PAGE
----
Articles Tagged with: STEM

VCU STEM Building Taking Shape

Construction continues on the new Science, Technology, Engineering, and Math Building at Virginia Commonwealth University, designed by Ballinger and Quinn Evans.

Excerpted from VCU News:

Construction of Virginia Commonwealth University’s new science, technology, engineering and math building will reach a milestone next week when the first steel beams will be delivered and erected.

The new 168,000-square-foot, six-floor building is under construction at the site of VCU’s former Franklin Street Gym, which was demolished last year. The STEM building is slated to open by spring 2023.

“It is wonderful to see this new building take shape,” said Jennifer Malat, Ph.D., dean of the College of Humanities and Sciences. “I am delighted for our faculty, staff and students who will utilize this new space. Not only will this building provide much needed classroom and study space, but it will also feature laboratories where our students can get hands-on experience, putting the knowledge they receive in the classroom into practice. The new STEM building is essential to ensuring that our students become the next leaders in science, math, health care and technology fields.”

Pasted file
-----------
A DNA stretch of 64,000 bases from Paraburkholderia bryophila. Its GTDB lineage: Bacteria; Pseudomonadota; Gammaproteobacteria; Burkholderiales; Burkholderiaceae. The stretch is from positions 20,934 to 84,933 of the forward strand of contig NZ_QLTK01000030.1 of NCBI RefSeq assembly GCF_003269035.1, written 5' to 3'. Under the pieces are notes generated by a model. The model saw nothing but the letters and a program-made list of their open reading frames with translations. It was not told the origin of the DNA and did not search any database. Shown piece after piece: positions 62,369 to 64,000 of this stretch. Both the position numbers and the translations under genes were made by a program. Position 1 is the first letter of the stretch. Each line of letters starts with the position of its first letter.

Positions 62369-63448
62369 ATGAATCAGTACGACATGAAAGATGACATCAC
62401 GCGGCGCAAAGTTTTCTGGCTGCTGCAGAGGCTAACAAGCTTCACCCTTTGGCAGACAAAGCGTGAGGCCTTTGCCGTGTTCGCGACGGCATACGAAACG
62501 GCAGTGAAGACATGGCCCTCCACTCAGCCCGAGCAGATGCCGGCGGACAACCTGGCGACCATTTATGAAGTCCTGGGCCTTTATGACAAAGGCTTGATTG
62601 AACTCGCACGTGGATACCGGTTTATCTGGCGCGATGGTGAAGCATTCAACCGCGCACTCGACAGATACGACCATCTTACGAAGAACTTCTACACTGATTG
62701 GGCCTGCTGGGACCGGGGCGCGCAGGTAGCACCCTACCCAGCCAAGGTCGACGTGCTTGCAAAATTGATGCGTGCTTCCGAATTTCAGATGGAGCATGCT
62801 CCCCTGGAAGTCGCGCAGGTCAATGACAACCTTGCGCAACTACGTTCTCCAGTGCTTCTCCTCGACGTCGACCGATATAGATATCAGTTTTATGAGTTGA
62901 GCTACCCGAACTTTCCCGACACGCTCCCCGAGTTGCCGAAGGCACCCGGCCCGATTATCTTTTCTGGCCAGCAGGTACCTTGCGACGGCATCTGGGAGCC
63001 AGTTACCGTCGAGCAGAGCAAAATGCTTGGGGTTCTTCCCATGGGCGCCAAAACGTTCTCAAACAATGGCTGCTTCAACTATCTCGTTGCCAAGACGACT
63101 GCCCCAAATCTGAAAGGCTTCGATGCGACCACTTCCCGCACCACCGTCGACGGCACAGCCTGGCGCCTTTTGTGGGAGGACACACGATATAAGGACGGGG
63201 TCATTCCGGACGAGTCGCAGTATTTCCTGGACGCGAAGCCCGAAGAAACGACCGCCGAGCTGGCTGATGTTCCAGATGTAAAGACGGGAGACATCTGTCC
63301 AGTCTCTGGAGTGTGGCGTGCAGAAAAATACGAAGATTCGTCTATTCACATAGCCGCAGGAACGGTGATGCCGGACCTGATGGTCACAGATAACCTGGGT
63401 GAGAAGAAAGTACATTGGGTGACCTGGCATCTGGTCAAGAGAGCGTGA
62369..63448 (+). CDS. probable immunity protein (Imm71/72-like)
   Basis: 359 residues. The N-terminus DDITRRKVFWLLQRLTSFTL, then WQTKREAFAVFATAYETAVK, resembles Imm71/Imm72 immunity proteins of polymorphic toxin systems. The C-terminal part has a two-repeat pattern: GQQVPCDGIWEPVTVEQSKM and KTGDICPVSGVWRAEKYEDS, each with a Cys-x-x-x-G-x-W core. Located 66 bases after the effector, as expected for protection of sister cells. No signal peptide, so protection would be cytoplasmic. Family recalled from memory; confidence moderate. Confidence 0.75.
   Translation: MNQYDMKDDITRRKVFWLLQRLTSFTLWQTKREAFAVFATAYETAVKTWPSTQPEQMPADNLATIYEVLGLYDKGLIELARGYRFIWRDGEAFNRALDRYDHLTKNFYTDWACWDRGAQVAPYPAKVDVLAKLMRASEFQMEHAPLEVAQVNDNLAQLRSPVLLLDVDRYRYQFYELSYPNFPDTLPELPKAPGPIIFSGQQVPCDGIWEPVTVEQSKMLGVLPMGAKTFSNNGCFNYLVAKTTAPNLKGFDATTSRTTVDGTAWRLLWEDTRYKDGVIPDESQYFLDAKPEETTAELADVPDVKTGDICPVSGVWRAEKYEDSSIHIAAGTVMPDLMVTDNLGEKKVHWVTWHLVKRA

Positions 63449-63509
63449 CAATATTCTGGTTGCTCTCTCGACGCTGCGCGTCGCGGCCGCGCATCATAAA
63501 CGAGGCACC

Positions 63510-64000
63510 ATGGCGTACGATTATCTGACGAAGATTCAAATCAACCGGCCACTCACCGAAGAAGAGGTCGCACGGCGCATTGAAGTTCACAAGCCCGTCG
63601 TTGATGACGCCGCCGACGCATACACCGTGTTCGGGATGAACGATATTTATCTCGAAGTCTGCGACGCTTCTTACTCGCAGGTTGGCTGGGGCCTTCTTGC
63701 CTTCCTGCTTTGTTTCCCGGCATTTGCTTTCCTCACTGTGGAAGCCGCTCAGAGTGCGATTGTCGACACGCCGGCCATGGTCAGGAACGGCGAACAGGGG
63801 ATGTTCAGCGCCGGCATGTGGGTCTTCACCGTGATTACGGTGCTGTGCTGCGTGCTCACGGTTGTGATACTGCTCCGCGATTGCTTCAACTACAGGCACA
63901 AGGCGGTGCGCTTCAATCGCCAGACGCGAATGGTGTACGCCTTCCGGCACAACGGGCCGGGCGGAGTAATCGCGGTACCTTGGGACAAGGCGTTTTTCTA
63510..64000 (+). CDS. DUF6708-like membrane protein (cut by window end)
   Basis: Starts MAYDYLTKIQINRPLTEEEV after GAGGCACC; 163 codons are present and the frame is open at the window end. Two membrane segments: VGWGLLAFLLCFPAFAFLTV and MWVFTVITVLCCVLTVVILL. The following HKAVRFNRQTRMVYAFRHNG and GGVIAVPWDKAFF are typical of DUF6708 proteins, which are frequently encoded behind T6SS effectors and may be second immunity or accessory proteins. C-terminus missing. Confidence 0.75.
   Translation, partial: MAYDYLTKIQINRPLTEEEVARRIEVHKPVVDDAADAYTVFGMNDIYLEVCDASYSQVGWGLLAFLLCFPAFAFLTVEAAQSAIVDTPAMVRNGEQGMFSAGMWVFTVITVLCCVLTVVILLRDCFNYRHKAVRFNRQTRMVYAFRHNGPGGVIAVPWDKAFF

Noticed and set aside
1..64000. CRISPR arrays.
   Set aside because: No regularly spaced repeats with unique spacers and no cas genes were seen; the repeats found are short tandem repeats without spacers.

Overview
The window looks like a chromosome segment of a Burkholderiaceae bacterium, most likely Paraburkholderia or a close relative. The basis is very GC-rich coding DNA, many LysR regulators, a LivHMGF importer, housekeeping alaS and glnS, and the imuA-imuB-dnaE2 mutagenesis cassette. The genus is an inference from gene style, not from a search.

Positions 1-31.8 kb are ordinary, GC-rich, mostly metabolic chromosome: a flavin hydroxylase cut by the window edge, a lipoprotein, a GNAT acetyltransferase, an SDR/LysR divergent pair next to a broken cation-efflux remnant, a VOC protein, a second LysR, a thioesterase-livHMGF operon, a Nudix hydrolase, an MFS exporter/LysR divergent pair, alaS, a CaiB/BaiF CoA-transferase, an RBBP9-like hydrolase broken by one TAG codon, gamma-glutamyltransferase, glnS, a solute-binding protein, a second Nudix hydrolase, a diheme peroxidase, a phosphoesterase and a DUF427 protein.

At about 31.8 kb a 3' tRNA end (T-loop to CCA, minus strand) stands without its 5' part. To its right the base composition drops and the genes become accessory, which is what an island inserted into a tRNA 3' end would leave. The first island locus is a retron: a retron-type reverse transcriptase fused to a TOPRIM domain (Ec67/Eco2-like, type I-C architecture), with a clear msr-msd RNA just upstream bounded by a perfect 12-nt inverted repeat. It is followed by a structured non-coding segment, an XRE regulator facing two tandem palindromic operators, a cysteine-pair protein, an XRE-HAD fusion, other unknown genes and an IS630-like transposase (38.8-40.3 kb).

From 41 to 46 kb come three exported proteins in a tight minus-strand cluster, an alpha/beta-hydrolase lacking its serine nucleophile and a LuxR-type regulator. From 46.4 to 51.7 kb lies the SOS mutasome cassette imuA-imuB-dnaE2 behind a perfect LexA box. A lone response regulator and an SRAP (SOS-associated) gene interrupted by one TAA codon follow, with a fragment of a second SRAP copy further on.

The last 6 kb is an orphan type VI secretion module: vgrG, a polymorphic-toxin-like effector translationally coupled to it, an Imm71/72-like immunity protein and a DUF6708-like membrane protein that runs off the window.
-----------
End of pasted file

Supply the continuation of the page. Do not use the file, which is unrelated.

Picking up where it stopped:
Construction has been underway since demolition of the former gym was completed in June. Since then, utilities and the foundation have been installed, as well as all electrical and plumbing services under the first floor. Installation of the steel gets underway March 1.

“The steel erection is impressive though because the building takes form quickly,” said Joe Mannix, assistant director of construction management in the VCU Division of Administration.

The building will expand existing lab space, facilitate innovative and flexible teaching methods, provide students with instructional and study spaces, and free up space in other College of Humanities and Sciences buildings.

It will feature 34 teaching labs; the Math Exchange, an innovative facility for math instruction; a Science Learning Center; two large-capacity classrooms; computer labs; and large- and small-capacity flexible classrooms. It will feature instructional wet and dry labs and classrooms for teaching STEM subjects.

The building will also provide a common space for VCU students taking gateway courses in anthropology, biology, chemistry, forensics, kinesiology, mathematics, physics and psychology. These courses are taken by a majority of College of Humanities and Sciences students, as well as many other students from across the university.

“There are spaces designed in the building for collaboration and teamwork, providing exciting opportunities for the students to work together across disciplines,” said Sally S. Hunnicutt, Ph.D., a professor and associate dean for science and mathematics in the College of Humanities and Sciences. “Likewise, there are meeting spaces for faculty from different disciplines to come together to help students learn science and math. The classroom spaces are intentionally designed for team-based learning — even in the largest classrooms — where faculty instructors can more easily implement the best evidence-based pedagogy.”